In this case, the Ontario Court of Appeal composed a fundamental legal test to determine whether “independent” contractors are entitled to notice and severance pay when they are let go. The court looked at how much control the employer had over the worker’s hours and tasks as well as who owned the tools used by the worker. They closely examined whether the individual worked exclusively for the employer in question to determine just how economically dependent and vulnerable this contractor was. This offered a clear method to differentiate between a contractor’s status as “independent” or “dependent.”

Personal service corporations

In this case, the plaintiff was a commission sales representative of a company for more than 20 years. Like many commission sales agents, he preferred to work under the legal status of a personal service corporation. The private corporation remunerated him. Regardless, the judge sublimated the corporate status and applied the litmus test set out in the earlier case. Consequently, he found the plaintiff dependent on his employer and awarded him 20 months pay as reasonable notice for losing his “job.” In another case, the court found yet another independently incorporated sales consultant wrongfully terminated without compensation. And here, the judge concluded that commission sales agents are eligible for termination pay, irrespective of the incorporation status.

Dependent contractors

In a similar caseour team represented the plaintiffs last year in this matter. In this landmark ruling, the court clearly solidified the rights of dependent contractors, making them eligible for reasonable notice pay akin to employees. This husband and wife team had predominately worked for the company for several decades under their own private corporation. The company attempted to paint them as “independent” contractors. However, the court reached the logical conclusion that the plaintiffs were wholly dependent in their financial relationship with the company.  In conclusion, the judge upheld their “dependent” contractor status, awarding them 26 months of income, the highest ever compensation for wrongfully dismissed contractors in Ontario.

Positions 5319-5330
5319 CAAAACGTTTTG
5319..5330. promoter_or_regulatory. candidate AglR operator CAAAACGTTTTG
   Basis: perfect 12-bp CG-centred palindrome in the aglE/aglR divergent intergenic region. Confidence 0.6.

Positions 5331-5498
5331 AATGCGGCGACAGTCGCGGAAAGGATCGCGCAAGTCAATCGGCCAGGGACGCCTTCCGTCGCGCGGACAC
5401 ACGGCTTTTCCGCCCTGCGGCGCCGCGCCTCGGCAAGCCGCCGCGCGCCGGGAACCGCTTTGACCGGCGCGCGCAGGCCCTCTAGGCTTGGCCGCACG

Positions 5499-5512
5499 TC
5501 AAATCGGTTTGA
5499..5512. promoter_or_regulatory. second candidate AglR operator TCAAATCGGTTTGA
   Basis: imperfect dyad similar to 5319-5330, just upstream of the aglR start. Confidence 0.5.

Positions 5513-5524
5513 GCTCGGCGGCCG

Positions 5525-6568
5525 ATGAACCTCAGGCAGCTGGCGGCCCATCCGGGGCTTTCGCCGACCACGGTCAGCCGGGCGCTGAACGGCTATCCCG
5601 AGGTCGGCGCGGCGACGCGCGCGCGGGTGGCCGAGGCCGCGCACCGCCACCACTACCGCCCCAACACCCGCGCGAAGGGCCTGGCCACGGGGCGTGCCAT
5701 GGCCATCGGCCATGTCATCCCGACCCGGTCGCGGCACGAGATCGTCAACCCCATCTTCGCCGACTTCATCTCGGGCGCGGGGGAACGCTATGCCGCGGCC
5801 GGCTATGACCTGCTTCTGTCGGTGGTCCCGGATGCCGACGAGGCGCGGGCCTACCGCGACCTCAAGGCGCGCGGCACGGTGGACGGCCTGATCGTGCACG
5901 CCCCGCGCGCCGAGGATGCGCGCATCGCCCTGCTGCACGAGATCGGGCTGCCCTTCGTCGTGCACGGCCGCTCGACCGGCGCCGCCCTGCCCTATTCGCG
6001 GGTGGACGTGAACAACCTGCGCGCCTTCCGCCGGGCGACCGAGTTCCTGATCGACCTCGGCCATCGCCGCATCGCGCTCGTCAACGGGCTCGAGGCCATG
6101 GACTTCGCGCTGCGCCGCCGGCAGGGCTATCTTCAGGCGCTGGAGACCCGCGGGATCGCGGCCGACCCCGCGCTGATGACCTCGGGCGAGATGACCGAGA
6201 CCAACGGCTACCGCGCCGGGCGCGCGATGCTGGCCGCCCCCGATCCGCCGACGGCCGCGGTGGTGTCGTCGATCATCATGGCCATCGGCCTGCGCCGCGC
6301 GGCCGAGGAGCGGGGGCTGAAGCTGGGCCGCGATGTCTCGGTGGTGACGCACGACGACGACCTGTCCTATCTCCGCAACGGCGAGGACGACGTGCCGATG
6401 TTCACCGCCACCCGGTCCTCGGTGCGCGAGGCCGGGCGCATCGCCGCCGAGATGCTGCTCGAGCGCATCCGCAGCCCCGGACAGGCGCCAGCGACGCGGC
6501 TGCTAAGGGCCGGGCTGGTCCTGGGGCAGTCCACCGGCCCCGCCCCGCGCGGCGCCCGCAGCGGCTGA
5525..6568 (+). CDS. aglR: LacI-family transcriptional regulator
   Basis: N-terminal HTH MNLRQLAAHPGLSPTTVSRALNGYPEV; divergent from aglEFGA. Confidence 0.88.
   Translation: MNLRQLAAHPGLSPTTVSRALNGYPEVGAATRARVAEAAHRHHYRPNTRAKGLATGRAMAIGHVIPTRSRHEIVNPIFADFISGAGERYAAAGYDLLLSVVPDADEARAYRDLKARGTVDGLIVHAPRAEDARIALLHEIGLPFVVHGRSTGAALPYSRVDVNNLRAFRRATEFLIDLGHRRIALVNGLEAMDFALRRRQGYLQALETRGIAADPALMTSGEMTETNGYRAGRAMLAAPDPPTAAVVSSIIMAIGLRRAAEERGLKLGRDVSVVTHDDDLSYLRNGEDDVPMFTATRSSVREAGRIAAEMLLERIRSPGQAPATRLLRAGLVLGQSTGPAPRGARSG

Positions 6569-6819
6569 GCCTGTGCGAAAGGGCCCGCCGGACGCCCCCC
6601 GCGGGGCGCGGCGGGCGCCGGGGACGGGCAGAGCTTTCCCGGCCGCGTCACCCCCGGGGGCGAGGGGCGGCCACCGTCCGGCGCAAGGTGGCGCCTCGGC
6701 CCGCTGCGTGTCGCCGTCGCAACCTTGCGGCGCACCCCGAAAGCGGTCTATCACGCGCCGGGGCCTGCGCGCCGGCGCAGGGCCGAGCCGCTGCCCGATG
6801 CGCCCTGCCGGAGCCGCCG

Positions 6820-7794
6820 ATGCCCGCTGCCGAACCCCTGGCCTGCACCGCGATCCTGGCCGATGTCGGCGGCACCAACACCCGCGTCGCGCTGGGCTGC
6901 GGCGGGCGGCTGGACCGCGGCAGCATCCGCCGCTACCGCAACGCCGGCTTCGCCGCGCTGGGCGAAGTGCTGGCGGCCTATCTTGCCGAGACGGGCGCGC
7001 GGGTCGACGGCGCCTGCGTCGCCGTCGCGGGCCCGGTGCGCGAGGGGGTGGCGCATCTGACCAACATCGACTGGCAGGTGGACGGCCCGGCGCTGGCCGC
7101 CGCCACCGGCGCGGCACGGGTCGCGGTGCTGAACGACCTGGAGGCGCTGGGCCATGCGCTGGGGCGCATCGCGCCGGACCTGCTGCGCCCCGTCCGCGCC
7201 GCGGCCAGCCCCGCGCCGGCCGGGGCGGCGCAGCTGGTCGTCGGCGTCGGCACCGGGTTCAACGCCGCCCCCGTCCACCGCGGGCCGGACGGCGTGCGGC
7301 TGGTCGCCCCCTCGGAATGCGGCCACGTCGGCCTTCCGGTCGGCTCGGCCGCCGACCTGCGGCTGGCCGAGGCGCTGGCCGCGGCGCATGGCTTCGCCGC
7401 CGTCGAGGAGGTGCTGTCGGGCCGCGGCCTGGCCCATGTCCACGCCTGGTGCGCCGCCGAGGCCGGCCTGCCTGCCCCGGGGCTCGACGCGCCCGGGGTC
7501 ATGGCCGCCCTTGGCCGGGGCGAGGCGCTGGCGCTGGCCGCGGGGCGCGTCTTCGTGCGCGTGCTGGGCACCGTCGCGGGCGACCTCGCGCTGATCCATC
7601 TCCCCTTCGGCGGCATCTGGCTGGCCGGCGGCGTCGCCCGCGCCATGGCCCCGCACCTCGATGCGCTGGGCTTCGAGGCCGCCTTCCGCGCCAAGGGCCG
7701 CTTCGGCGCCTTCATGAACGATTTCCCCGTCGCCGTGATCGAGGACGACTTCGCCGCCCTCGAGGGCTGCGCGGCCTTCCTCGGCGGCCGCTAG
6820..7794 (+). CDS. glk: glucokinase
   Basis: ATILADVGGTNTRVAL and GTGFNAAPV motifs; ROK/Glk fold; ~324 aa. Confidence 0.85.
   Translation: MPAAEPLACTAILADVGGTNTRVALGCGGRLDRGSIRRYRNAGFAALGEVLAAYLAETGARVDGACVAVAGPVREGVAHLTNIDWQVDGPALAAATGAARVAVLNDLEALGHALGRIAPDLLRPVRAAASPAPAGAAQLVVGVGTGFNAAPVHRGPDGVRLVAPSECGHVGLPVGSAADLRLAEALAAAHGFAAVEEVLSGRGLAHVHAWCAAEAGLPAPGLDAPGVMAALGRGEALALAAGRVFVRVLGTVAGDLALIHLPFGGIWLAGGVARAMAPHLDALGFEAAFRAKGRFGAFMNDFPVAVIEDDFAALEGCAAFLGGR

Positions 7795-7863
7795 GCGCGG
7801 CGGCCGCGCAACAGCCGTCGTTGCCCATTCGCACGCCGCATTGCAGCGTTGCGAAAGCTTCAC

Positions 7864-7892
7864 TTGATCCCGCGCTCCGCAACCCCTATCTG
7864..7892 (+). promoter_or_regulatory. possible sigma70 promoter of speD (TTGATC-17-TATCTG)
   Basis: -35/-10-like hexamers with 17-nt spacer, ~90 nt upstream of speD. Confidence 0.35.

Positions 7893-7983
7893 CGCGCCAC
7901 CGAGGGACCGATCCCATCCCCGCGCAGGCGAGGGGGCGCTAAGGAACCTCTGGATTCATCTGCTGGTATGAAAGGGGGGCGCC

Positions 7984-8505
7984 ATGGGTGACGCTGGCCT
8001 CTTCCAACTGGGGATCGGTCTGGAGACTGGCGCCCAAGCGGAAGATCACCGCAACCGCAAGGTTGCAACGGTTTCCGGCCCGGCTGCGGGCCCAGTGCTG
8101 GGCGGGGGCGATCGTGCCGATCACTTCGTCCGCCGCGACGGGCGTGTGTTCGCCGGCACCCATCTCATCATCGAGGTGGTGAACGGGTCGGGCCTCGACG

Bill 148: Fair Workplaces Better Jobs Act

For well over 35 years, our lawyers have fiercely advocated for the rights of Ontario workers. Therefore, we celebrated the passing of Bill 148 on Nov. 22, 2017. In order to solidify the rights of workers in non-traditional employment relationships, such as the commission sales agents and dependent contractors we have defended, the Ontario government has finally enacted a number of amendments to the ESA.

Section 5.1 now prohibits employers from intentionally mislabeling workers as independent contractors. Furthermore, employers, not workers, will bear the burden of proof for justifying the classification of their workers as dependent or independent contractors. The ESA will consider it an offense when employers wrongfully classify their workers and such employers risk prosecution by the Ministry of Labour.

These upgrades are welcome changes for Ontario workers. The rules around misclassification, burden of proof and penalties for abusive employers will, most of all, properly equip our courts to uphold fundamental rights of Ontario workers. Finally, commission sales agents and dependent contract workers will receive clear protection of their employment status. And we are extremely proud of the role we played to make this possible.